You may be a mother with a successful career, a healthy marriage and hordes of quality friendships.
Perhaps you’re a recent college graduate who’s been offered his dream job.
You could be a husband who just lost his job and you’re trying to figure out how to tell your new bride.
Or you’re a single parent who is overwhelmed with your children … with your singleness … with your life.
But you all have one thing in common…. with actress Taraji P. Henson … with Olympic swimmer Michael Phelps … with Gospel singer Tasha Cobbs … and with comedian Wayne Brady.
You are in the same company as singer/actress Lady Gaga, rapper Kanye West, author J.K. Rowling, actor Chris Evans, football player Brandon Marshall, and numerous others.
You are one of the many faces of mental health struggles.
And you are not alone.
A couple of years ago, I thought I was alone as I wallowed in depression. Initially I thought it was just sadness and grief over a traumatic miscarriage. Then I thought I was overwhelmed with the loss, and life in general – being a wife, mom, daughter, sister; homeschooling, writing, working, and, well, just being. I then rationalized that fatigue was the culprit. That’s why I didn’t have the energy to get out of bed, was rapidly losing interest in everyday life, and had no desire to leave the house. Finally, I was willing to face the truth. I was depressed. Clinically depressed. Not wanting to be here anymore depressed.
As a person with an outgoing personality, I didn’t know what that meant or what it looked like. What I did know is that I was embarrassed that I wasn’t in better control of my emotions, ashamed of the stigma of being a “depressed” person, and defensive about needing any sort of help. However, confronting those feelings and my pain was a valuable first step toward healing. Now I want others to know that you don’t have to fight that battle by yourself.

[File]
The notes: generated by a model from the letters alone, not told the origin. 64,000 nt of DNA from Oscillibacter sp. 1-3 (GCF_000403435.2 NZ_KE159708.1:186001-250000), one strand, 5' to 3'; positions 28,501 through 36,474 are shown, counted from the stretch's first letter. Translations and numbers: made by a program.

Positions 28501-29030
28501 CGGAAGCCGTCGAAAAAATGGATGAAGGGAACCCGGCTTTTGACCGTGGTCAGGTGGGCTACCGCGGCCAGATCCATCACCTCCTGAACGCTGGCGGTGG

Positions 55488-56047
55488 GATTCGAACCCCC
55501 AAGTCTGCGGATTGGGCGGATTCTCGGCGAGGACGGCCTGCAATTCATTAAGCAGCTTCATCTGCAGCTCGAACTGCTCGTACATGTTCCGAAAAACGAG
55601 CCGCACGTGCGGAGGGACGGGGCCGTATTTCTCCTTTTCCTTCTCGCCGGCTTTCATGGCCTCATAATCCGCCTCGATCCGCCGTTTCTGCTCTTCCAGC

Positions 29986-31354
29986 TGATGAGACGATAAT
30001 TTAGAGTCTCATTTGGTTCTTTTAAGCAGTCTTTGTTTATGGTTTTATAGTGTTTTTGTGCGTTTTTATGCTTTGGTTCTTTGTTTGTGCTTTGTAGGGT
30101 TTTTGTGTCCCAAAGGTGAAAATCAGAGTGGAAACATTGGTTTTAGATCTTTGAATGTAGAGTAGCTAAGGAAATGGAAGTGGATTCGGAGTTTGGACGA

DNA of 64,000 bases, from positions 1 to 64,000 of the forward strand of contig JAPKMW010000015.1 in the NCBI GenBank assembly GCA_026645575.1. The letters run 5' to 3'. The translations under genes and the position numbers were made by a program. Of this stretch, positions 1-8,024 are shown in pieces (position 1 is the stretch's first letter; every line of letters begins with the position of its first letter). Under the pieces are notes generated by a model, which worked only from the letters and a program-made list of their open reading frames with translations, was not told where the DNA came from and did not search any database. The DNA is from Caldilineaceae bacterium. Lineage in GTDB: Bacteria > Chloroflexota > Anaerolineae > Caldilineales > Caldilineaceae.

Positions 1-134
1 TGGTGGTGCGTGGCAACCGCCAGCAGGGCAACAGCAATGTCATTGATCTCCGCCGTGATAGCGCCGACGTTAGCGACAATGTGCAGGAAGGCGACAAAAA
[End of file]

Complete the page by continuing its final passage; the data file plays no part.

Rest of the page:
People are now starting to talk more about what it feels like to struggle with mental health issues. It’s hard to describe what a void, and darkness feels like. If you’ve never experienced it, you don’t understand the torture of seeing people around you vibrant, smiling, full of life, and even if you appear the same way, knowing that you’re bleeding inside and would do almost anything not to be here.
The National Alliance on Mental Illness notes that 43.8 million adults in the United States – approximately 1 in 5 – suffers from mental illness in a given year. On the outside, it doesn’t always look like the stigmatized, stereotypical picture many of us have come to expect of a person curled in ball, crying, unable to get out of bed or function. Granted, to the person living through it, depression or anxiety can feel that way. But it can also look like a brilliant Academy-award winning performance, or an Olympic-worthy feat, or even just the dazzling smile of a person who appears to have it all together. It can be someone who appears fully functional to the world, yet is bleeding, completely ravaged on the inside. There isn’t one definitive way to tell if someone is struggling mentally.
May is Mental Health Month. The purpose of the designation is to raise awareness. What does it mean to live with a mental illness? What are the signs that you may be suffering? How can you cope and get help? And what is the best way to relate to someone who is hurting from depression or anxiety?
First of all, love them where they are. Don’t judge what they’re going through, or how they’re processing it. Loving them can mean simply listening. It can mean relieving them of some of their stress and burdens. It can also mean helping them to find a therapist or doctor to get them on the path to healing. Also, don’t try to “make it all better.” You can’t. Your friend doesn’t need your solutions. Your brother isn’t asking you to analyze his childhood trauma. Your husband has not asked you to fix his insecurities. What they do seek is love, grace and guidance to help them navigate their journey from pain to whole health.
Enough with the stigma. Enough with the hiding. Enough with the whispers and pretending it’s not real.
Mental illness is real. It’s hard. It hurts.
But there’s help. You can cope. You can move forward.
Reduce the stigma. Release the power of hope.
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